On June 5, Principal Ann Bonitatibus of the Thomas Jefferson High School for Science and Technology (TJ) stood before the 2021 graduating class and pronounced with a dramatic flourish that the students were about to graduate from “the No. 1 school in America.”
That’s when a voice cried out from the bleachers: “Keep it that way!”
Those words were spoken by a TJ father who immigrated to the United States from China after surviving the Cultural Revolution.
Over the past year, TJ and Fairfax County Public Schools officials have systematically set out to reduce the number of Asian American students at the highly regarded high school — and based on the most recent admissions data, their purge is succeeding.
First, some background: TJ was established in 1985 as a magnet school for gifted students dedicated to studying in the fields of science, technology, engineering and mathematics, or STEM fields as they’re colloquially known. The school has been the crown jewel of the United States’ educational system for decades, ranked the nation’s top high school by U.S. News and World Report for the past two years.
But this past year, school leaders bemoaned a lack of “diversity” at TJ and launched a crusade to change admissions. The student body is about 80 percent minority, but the wrong kind of minority for school officials, with about 70 percent Asian and about 10 percent of the minority students Black, Hispanic and multiracial.
Last fall, district leaders set out to change that by re-engineering the school’s famously strict and competitive admission standards. Tossing the merit-based, race-blind admissions exam and other rigorous standards, they instituted a “holistic” admissions process with quotas and subjective criteria, such as “experience factors,” that would allow them to achieve a more “equitable” and desirable racial balance at TJ.
It was clear that the new standards were aimed at a particular result: dramatically reducing the number of qualified Asian American students admitted to TJ. In response, a multicultural coalition of concerned parents and families came together to combat the new racist standards. These brave parents held protests in front of the school, carrying signs written in Hindi, Bengali and Chinese. We warned that the slippery new standards were not only designed to actively discriminate against Asian American students, but would also end up watering down the school’s long-standing commitment to achievement through hard work and merit.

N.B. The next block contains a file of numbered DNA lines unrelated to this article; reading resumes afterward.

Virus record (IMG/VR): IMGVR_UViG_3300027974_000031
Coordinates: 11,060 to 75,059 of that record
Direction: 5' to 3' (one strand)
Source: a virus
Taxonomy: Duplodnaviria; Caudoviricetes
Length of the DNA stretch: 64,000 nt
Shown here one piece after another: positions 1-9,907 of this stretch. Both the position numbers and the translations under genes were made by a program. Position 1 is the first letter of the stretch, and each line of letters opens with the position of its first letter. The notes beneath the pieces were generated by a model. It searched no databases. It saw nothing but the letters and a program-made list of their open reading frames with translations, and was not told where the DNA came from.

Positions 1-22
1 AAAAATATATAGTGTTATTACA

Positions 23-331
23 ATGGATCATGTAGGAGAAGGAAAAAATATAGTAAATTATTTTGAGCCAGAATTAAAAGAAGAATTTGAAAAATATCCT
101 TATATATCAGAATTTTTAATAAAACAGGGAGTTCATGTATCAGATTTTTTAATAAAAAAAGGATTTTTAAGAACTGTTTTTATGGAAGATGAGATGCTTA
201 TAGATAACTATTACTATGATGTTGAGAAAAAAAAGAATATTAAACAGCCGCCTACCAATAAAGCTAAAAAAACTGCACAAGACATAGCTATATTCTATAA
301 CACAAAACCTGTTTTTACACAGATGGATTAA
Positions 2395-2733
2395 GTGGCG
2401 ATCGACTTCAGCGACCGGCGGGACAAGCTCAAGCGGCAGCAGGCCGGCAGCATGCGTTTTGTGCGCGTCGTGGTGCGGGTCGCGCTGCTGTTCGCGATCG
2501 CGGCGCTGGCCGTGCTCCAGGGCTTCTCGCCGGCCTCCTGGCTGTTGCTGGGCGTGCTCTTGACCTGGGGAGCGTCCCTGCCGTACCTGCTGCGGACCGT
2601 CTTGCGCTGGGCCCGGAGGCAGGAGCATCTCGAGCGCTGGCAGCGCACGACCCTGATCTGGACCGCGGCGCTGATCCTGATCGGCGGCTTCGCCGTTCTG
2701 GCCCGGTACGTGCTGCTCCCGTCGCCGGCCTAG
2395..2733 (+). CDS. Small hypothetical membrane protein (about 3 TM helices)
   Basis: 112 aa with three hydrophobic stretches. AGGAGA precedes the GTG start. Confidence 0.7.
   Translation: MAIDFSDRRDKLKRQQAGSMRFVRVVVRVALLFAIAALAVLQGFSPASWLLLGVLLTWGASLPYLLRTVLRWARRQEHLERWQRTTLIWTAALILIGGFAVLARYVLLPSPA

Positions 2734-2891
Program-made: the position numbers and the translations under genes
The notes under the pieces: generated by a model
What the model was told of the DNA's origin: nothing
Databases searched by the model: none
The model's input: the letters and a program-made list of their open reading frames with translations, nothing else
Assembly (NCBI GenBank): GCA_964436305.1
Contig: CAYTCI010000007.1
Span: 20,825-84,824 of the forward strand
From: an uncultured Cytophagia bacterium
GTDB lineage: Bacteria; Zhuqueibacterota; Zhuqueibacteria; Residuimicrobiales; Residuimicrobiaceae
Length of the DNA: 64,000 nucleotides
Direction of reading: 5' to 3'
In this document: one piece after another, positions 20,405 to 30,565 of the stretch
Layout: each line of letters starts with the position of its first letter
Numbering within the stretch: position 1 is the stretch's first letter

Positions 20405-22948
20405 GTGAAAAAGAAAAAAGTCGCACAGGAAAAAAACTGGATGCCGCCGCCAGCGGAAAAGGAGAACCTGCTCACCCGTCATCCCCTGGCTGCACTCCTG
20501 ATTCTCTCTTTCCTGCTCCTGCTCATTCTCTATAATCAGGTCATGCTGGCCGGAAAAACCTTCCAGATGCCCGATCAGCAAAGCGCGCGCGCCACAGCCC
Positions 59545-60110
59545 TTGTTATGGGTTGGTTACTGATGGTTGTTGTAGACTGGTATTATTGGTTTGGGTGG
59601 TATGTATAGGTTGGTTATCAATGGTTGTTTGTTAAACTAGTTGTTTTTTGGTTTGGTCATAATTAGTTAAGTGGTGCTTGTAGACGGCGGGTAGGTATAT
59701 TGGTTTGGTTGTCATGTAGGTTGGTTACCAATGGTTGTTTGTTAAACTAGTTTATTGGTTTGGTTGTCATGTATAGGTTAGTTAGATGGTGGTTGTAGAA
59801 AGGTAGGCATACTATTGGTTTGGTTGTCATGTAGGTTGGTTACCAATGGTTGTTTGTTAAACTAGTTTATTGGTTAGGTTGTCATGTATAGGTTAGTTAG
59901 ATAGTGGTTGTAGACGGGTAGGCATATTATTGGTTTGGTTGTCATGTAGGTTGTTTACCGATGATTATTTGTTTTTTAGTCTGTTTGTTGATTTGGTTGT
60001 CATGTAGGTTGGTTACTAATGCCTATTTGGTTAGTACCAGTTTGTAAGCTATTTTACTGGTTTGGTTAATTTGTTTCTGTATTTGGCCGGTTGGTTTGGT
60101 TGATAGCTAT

One coalition member, Himanshu Verma, an immigrant from India, TJ dad and founder of a data analytics firm, crunched the demographic data and projected the revised standards would lead to a drastic decrease in Asian American students admitted to TJ. He was correct. School district officials announced that, as a result of their new admissions system, they slashed the percentage of Asian students admitted to TJ to 54 percent this year from 73 percent last year. The percentage of Blacks and Hispanics increased — as it did for White students.
When we describe this as a purge against Asian American students by leaders at TJ and Fairfax County Public Schools, that is not rhetorical excess. It’s an accurate interpretation of what’s happening based on the hard data. The number of Asian American students isn’t dropping because they’re less qualified; it’s dropping because the school has rejiggered the process to make race a factor in the decisions.
This spring, the Coalition for TJ, a grass-roots organization, filed a federal lawsuit against the Fairfax County School Board, arguing that the new admission standards violate our children’s constitutional right to equal protection. In May, U.S. District Judge Claude Hilton rejected the school district’s request to dismiss the case. Ours is the first suit of its kind to clear that important hurdle.
In so doing, Hilton noted from the bench, “Everybody knows the policy is not race-neutral, and that it’s designed to affect the racial composition of the school.”
Inside Courtroom 800, parents sighed in relief. For those of us who have made that argument for months, it was affirming to know that at least one jurist could see through the school district officials’ obfuscations and grasp the reality of the issue.
Our battle in northern Virginia is not just a local dispute between parents and school administrators at one high school. The use of race in K-12 school admissions is part of a much wider national campaign by education officials intoxicated by the fashionable ideology of critical race theory taking it upon themselves to undermine the meritocratic system of achievement at schools from San Francisco to New York City and Boston. Under the cover of fighting against discrimination and injustice, they’re launching a new era of discrimination and injustice. It’s up to parents to draw a line in the sand against this abuse of power.
The American Dream of equal treatment has been a beacon of light for many, including the Chinese-American father who shouted from the bleachers. As he said, we must keep it that way.
This op-ed was originally published by The Washington Post on July 2, 2021.